Police are warning Facebook users about commenting on publicly-shared Facebook posts. A lot of these posts will tell you what color your aura is or what your “Elf name” is based on your first name and birth month. These seem all fun and dandy, but you could potentially be leaking out your own information via these fun questionnaires, leaving you at risk for identity theft.
Police from the Sutton Police Department posted a warning on their Facebook page, warning Facebook users to take caution when commenting on posts or even taking Facebook quizzes that require permission to access your information.
Have any of you answered one of these posts on social media lately? You may want to be more careful of what you’re sharing. #besmart #socialmediasafety
Rachel Rothman, Chief Technologist for the Good Housekeeping Institute, has given her insight on the police-issued warnings.
“A nugget of information in isolation may not seem like a big deal, but combining that with other data that may be out there can result in a greater threat. Be mindful of photos or posts that could give away information about your location or self (like your birthday) and consider if you are posting something that could be used to locate you offline or make it easier for someone to figure out any of your passwords.”
One example of information-grabbing via a Facebook post or quiz is this interactive photo pictured above. The ‘What’s Your Elf Name?’ photo prompts the Facebook user to automatically drop their first name and the month they were born. It’s likely not harmful in the slightest, but still a good example of one way you could risk identity theft.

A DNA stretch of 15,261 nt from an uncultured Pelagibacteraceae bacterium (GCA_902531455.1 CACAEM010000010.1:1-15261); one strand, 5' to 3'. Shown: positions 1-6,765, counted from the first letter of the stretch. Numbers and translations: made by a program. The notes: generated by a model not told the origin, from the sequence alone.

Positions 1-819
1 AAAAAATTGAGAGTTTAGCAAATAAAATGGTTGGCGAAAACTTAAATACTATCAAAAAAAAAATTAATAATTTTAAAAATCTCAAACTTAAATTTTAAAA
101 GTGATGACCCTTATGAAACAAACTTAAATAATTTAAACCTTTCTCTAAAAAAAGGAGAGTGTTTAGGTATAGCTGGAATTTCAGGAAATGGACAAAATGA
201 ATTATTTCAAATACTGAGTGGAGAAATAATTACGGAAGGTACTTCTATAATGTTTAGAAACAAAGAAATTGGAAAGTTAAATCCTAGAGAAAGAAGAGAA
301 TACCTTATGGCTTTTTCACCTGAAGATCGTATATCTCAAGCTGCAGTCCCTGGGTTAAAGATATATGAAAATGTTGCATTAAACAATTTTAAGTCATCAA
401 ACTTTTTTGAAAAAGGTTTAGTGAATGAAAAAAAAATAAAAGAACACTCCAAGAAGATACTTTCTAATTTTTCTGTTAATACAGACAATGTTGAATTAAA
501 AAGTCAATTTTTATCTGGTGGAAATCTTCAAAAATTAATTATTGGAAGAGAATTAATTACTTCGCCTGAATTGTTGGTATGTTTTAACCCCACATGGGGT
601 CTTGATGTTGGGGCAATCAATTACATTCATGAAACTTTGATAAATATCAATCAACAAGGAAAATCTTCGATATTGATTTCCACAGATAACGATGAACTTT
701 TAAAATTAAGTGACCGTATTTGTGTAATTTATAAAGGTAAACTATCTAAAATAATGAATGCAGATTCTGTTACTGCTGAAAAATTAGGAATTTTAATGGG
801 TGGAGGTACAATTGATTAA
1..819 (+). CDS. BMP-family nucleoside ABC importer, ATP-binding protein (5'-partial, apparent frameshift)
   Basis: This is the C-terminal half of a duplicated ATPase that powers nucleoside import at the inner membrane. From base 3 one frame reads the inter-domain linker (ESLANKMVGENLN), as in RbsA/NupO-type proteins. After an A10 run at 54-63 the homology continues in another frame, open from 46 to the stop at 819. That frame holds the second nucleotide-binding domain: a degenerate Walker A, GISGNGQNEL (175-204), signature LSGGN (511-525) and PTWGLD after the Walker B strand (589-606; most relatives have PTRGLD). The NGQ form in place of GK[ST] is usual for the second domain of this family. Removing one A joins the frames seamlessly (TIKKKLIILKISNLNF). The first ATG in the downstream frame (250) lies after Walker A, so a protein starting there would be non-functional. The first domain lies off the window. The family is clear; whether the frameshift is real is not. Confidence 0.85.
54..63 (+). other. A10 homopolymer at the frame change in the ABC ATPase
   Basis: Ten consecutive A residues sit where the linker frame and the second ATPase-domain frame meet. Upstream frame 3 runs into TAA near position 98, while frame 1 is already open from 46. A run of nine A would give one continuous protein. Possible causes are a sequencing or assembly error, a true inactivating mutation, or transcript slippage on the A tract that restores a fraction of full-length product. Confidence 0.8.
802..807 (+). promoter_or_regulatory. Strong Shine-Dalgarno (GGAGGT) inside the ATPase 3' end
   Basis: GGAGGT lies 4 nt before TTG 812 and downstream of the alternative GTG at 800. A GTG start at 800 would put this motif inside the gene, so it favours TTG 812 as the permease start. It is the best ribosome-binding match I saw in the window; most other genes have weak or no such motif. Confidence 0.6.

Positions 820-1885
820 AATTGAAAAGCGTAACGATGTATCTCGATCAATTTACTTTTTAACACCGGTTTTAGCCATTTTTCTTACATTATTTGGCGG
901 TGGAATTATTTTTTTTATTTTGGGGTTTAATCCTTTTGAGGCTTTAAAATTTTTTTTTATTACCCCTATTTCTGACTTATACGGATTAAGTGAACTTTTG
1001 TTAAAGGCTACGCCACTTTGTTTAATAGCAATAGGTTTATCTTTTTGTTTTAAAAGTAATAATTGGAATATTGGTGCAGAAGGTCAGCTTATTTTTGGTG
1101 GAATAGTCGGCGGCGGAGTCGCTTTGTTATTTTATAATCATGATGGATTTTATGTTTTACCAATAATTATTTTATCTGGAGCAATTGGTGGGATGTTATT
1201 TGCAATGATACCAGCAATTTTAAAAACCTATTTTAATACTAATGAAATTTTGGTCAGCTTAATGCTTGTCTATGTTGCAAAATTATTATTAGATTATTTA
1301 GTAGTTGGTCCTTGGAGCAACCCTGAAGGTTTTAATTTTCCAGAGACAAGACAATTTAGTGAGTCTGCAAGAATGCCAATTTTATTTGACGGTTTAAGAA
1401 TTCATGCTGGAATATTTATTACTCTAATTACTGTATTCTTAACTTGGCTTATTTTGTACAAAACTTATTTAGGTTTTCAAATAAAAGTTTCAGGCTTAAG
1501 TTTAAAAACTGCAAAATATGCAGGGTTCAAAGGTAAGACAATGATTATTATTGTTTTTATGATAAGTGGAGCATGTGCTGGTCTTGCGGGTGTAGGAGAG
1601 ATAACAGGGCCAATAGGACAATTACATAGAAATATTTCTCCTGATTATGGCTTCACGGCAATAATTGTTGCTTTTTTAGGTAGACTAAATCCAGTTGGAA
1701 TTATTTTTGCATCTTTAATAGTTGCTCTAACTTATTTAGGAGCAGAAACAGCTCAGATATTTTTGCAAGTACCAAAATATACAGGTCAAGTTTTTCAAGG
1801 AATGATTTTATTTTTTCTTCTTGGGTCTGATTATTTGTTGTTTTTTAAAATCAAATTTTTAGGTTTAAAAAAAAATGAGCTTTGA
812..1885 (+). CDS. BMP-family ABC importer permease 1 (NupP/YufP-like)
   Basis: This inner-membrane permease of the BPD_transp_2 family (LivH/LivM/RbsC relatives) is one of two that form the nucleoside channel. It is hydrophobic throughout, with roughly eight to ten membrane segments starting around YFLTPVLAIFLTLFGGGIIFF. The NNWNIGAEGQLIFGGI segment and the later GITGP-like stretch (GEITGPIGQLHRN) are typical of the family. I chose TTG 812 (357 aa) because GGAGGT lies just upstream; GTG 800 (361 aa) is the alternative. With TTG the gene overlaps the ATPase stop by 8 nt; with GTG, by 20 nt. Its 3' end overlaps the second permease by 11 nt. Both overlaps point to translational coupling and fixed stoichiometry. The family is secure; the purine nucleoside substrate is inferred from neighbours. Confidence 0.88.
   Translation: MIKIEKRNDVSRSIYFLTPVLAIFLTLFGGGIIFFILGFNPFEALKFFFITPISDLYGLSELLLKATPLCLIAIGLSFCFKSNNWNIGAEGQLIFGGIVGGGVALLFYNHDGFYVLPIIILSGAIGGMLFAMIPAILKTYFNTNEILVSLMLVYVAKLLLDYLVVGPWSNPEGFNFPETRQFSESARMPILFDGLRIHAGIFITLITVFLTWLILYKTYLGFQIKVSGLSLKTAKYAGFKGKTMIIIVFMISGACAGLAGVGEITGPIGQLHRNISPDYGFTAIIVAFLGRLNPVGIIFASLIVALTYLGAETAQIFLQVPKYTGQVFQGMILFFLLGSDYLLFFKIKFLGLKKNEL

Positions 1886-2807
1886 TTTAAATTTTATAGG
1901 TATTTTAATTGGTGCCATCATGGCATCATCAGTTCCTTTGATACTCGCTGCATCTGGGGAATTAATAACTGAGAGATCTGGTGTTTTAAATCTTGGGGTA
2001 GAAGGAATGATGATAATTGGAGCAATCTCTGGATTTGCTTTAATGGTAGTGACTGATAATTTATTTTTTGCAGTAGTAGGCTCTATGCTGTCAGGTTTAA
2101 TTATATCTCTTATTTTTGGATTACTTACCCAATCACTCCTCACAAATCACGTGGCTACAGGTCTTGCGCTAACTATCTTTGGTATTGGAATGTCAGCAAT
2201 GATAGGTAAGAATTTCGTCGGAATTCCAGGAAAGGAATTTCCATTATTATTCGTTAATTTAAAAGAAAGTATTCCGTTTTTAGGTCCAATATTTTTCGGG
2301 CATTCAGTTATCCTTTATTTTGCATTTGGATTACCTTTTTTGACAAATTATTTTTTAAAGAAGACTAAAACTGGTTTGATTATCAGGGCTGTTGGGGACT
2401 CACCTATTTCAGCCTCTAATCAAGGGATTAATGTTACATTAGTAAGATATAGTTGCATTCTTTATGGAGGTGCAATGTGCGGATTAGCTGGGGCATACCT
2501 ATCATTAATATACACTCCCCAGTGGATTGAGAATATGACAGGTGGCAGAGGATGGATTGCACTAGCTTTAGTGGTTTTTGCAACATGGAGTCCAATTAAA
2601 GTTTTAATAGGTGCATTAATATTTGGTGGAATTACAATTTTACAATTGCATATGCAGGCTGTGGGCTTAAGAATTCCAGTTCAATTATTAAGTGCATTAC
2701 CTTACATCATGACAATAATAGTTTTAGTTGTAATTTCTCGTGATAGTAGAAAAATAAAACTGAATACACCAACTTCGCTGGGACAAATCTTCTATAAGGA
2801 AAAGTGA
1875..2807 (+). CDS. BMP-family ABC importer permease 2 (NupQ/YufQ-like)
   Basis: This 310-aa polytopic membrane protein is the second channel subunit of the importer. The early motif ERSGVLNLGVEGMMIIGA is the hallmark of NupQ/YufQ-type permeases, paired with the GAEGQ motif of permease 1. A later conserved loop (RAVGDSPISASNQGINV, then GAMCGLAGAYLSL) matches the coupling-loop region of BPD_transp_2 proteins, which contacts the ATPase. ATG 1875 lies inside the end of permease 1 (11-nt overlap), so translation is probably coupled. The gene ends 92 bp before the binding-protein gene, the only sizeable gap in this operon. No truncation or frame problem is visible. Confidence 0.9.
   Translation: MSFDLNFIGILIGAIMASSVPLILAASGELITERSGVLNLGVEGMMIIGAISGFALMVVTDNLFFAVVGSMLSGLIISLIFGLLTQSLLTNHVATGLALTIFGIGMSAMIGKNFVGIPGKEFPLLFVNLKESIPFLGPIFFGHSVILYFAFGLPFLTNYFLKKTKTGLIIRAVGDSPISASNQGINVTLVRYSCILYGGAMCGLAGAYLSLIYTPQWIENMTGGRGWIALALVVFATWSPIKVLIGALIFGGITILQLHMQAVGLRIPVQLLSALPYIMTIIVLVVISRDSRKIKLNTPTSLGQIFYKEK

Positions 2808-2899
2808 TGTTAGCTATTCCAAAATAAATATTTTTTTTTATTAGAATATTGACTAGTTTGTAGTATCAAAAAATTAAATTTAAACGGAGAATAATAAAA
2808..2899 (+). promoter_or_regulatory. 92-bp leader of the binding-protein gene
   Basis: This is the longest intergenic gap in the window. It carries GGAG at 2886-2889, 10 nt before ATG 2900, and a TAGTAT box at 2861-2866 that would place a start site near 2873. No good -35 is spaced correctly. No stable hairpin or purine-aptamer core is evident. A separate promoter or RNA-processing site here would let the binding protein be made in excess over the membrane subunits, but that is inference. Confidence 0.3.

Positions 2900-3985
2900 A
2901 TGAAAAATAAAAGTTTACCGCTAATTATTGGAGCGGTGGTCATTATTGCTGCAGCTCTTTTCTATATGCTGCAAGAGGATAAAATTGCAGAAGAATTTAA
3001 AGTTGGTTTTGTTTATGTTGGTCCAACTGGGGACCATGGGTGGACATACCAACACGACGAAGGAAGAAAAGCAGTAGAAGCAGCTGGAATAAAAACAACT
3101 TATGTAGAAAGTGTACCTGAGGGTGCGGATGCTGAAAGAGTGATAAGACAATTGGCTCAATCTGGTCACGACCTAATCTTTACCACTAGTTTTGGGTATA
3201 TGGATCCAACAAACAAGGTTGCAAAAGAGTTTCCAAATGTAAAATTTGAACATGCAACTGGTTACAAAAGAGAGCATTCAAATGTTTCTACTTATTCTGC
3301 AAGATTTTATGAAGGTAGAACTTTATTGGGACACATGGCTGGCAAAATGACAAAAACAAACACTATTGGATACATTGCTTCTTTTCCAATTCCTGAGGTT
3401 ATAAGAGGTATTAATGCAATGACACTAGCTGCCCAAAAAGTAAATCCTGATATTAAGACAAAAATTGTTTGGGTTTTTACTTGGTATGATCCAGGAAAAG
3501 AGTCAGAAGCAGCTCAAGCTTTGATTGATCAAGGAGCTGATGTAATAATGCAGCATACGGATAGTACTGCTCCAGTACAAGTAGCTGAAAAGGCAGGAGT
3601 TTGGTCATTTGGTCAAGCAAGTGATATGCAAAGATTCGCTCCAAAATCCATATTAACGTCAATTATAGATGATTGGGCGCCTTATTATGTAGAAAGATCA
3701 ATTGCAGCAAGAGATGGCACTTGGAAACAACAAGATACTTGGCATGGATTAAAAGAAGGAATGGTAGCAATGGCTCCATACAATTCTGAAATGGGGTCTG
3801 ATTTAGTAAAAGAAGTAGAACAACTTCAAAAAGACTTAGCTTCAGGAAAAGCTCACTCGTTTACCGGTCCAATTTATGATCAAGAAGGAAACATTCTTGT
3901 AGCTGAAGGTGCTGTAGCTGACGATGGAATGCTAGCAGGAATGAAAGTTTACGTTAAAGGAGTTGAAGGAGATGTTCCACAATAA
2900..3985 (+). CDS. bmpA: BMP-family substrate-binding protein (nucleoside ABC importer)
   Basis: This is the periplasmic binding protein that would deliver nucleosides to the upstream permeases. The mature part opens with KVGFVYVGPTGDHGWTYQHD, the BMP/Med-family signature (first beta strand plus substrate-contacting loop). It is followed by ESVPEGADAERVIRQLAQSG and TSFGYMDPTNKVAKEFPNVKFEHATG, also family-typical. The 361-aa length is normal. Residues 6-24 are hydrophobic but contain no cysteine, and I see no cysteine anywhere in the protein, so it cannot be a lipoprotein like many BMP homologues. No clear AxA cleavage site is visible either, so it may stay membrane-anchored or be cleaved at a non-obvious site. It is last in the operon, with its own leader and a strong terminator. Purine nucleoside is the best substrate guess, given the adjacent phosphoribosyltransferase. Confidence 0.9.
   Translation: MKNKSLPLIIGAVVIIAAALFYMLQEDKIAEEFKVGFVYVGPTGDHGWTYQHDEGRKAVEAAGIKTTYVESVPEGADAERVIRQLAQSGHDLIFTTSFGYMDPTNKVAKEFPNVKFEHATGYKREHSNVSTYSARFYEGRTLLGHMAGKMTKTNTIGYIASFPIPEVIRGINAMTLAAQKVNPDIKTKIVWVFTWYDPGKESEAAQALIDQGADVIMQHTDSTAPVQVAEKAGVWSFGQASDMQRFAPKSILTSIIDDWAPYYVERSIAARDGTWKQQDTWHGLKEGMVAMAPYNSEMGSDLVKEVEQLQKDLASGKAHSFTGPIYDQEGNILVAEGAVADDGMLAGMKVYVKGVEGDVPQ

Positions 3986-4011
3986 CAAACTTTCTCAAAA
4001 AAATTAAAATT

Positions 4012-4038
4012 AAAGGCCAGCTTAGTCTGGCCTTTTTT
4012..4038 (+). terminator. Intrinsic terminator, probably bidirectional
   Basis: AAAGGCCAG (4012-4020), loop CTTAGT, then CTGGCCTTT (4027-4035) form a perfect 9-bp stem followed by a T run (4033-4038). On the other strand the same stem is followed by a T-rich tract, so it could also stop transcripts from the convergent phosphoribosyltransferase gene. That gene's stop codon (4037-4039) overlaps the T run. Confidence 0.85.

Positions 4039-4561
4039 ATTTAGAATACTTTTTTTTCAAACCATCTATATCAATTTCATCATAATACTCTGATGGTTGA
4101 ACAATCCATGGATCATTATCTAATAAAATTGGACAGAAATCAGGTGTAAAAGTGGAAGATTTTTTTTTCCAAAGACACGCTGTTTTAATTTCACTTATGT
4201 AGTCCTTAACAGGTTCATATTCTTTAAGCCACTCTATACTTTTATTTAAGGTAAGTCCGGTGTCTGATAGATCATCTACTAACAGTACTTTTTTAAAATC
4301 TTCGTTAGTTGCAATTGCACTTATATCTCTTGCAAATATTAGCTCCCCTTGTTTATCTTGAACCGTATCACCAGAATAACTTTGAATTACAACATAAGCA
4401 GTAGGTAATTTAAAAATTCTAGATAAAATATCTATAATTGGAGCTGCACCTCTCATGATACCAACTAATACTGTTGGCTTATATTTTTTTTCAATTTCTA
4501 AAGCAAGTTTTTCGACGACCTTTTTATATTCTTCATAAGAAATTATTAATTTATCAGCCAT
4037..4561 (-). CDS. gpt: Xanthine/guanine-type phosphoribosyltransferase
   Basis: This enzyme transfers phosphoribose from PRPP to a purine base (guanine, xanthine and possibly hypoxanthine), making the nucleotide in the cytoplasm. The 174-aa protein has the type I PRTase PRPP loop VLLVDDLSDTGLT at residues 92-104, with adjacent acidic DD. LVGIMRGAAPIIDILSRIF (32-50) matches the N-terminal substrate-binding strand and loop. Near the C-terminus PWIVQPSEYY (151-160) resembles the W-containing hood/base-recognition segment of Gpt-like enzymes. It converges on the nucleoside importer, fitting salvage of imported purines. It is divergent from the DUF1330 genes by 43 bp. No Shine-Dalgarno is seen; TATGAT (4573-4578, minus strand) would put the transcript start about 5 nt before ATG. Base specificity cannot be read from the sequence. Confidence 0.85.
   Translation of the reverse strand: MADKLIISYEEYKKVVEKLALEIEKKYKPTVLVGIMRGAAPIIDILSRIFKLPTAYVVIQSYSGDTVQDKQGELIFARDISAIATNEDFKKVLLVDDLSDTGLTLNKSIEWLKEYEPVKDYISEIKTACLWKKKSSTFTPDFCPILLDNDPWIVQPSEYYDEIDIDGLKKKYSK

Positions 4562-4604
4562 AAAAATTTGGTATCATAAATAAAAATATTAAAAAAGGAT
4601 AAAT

By commenting on publicly-shared posts, you also risk providing your personal information to people you’re not friends with (should your privacy settings allow it). At the very least, someone could now know your full name, and sometimes that’s enough for people to gain access to your credentials.
What are people saying?
People are commending the Sutton Police Department for posting their own warning about social media safety.
One commenter added in her own personal knowledge to the scammy posts. She says that the posts that ask “Can I get a hug?” or “Am I cute?” are scams and urges others to be aware. Good to know!
Another commenter stated that he knows what’s going on when he sees it and just provides false information to mess with the scammers. That’s one way to do it!
One person shared her personal experience with trying to warn her loved ones about these scams. “They sometimes just want an ID that has no criminal record.” Very important to remember!
And, of course, we had to throw some humor in there.
Please always remember to check your privacy settings on Facebook and ensure what can be seen and what cannot be seen publicly.
Be sure to SHARE this article to spread awareness about social media safety!